The audience isn’t looking for brand tourists around causes, and if you want your brand to connect on social media around social justice advocacy, that equity needs to be built up over time, and can’t be earned by a standalone Tweet or Facebook update.

Insight #2: Advertisers Were Participating In #BlackOutTuesday More Than You Might Think 

There’s been a robust debate over if  #BlackOutTuesday — where people and brands in solidarity with black people posted a black square on their social media accounts — was helpful or counter productive. ListenFirst data can confirm that brands were more involved with the initiative than just sharing black squares. Of 1,821 brands with Facebook ad accounts, only 1.4% ran a Facebook or Instagram ad on June 2, 2020 for a total of 240 ads on #BlackOutTuesday. That’s a decrease of -76.92%, compared to the average volume of Facebook and Instagram ads that have run during the previous Tuesdays in 2020. Additionally, there were 703 social media posts shared by S&P 500 brands on June 2, 2020; which is -51.52% less posts than S&P 500 shared on the previous 10 Tuesdays when S&P 500 brands shared on average 1,450 posts.

Both around paid and owned posts, most brands made a concerted effort to sit out June 2 on social media. 

Insight #3: The Audience Responds Positively To More Specific And Forceful Messaging 

While many brands shared messaging that had a general call to end racism, Ben & Jerry’s not only called out what had happened, but also what needed to be done in much more specific terms. The brand’s post about police brutality and dismantling white supremacy generated 355,246 responses across Twitter, Facebook, and Instagram. To put that in perspective, of all the social media posts that CPG food brands posted between May 25–Jun 3, the three posts that generated the most responses during that time period were the George Floyd related posts by Ben & Jerry.

Ben & Jerry’s, which like Nike has built a multi-decade reputation as a leader on social justice issues, shows us that the audience wants brands to go beyond joining the conversation. They want brands to participate in what it will actually take to fix systemic racism. 

Insight #4: The Audience Wants Brands To Put Their Money Where Their Mouth Is 

The most popular Black Lives Matter related Tweet posted on #BlackOutTuesday (including non-brand Tweets) came from Ubisoft, who announced that it was donating $100,000 to the NAACP and Black Lives Matter. That Tweet generated 30,713 responses. Similarly, Glossier donated $500K across organizations focusing on racial injustice and the Instagram post announcing that generated 160,729 responses, making it the most popular Black Lives Matter related social media post by a beauty brand between Mar 25 –Jun 3.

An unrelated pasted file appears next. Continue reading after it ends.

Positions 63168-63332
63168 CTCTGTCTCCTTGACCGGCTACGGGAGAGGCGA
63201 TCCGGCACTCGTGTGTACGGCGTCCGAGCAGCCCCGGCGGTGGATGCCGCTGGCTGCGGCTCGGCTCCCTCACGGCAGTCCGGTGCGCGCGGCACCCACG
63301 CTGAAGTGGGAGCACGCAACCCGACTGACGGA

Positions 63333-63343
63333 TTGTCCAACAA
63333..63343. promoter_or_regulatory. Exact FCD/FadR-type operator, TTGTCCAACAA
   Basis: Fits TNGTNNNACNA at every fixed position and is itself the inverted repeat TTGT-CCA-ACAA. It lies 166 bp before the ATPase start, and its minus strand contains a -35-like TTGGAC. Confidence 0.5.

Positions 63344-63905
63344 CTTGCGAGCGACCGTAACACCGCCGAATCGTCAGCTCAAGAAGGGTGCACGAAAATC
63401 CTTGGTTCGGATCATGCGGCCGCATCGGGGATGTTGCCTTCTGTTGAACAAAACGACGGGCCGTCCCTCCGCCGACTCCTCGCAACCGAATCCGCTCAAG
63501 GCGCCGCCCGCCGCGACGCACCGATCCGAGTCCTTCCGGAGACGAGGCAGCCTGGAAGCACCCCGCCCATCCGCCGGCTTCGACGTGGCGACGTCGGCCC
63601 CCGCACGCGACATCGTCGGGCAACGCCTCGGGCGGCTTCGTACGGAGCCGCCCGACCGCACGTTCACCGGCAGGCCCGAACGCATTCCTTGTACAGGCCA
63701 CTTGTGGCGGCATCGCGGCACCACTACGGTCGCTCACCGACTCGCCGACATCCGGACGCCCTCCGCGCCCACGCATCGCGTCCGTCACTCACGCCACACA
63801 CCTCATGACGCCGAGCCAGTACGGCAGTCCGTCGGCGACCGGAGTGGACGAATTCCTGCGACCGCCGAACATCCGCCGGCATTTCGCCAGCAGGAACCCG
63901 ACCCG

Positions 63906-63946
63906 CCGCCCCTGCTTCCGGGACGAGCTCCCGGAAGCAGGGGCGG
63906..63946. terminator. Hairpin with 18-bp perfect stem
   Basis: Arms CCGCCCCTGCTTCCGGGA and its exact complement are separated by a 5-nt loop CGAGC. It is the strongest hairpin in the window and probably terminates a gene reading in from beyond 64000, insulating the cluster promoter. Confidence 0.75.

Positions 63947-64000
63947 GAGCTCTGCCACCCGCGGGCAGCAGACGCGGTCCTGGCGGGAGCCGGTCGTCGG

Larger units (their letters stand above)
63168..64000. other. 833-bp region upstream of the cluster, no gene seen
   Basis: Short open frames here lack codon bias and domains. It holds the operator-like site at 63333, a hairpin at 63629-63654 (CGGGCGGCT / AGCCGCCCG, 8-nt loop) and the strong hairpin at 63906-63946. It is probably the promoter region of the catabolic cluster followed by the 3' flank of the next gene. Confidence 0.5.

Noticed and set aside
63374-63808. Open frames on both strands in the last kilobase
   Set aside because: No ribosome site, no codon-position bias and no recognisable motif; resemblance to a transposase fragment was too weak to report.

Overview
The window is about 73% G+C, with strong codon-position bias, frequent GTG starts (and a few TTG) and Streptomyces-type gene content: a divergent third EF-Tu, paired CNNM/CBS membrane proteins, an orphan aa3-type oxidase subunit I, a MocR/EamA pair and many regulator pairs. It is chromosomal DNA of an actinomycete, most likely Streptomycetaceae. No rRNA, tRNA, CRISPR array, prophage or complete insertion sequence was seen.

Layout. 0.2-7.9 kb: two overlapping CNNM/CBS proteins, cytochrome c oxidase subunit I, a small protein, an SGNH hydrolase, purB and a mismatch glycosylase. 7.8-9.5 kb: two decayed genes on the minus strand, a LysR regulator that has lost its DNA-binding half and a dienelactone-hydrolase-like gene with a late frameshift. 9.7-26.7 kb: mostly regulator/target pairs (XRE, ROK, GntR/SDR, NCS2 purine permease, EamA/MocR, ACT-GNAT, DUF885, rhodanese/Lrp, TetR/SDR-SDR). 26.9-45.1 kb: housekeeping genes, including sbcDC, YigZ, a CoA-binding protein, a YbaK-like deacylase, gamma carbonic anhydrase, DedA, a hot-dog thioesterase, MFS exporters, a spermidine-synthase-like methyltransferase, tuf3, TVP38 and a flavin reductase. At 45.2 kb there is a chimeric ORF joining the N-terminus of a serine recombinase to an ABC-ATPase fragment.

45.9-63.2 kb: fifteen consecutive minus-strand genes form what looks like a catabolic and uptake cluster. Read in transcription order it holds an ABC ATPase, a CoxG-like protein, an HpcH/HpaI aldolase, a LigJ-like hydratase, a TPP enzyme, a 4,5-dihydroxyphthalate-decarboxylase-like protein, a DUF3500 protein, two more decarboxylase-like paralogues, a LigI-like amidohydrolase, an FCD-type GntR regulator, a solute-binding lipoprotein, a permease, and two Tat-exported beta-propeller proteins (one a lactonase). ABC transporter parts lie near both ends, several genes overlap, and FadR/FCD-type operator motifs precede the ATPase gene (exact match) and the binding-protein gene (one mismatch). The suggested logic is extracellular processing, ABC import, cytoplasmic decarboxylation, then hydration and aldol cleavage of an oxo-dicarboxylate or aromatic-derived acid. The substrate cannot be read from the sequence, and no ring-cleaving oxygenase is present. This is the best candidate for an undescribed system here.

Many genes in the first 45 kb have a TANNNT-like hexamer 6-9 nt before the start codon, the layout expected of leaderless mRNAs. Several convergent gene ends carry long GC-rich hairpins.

Donating money to social justice organizations doesn’t make brands immune from criticism if they’ve historically made mistakes, but it does show your brand’s commitment to building a better future and is quantifiably appreciated by the audience.  

Insight #5: Representation Matters And Brands Need To Show That’s Occurring At The Leadership Level 

Ulta Beauty averaged 39,616 responses around its 6 social media posts touching on Black Lives Matter related topics between Mar 25–Jun 7, and one of the big reasons they stood is because of how directly they spoke to representation. In one Instagram post, Ulta Beauty itemized, by percentage, how many Black board members and executives it has, along with the number of black corporate associates, people of color and women employed by the company. Meanwhile in another Instagram post, Ulta Beauty shared its list of black owned Beauty brands.

How minorities are treated is directly related to the extent that they have a seat at the table, and the social media audience wants to hear both about how your brand is doing about representation and what the plans are to improve those numbers. 

How Is Ralph Lauren Increasing Engagement While Consumers #StayHome?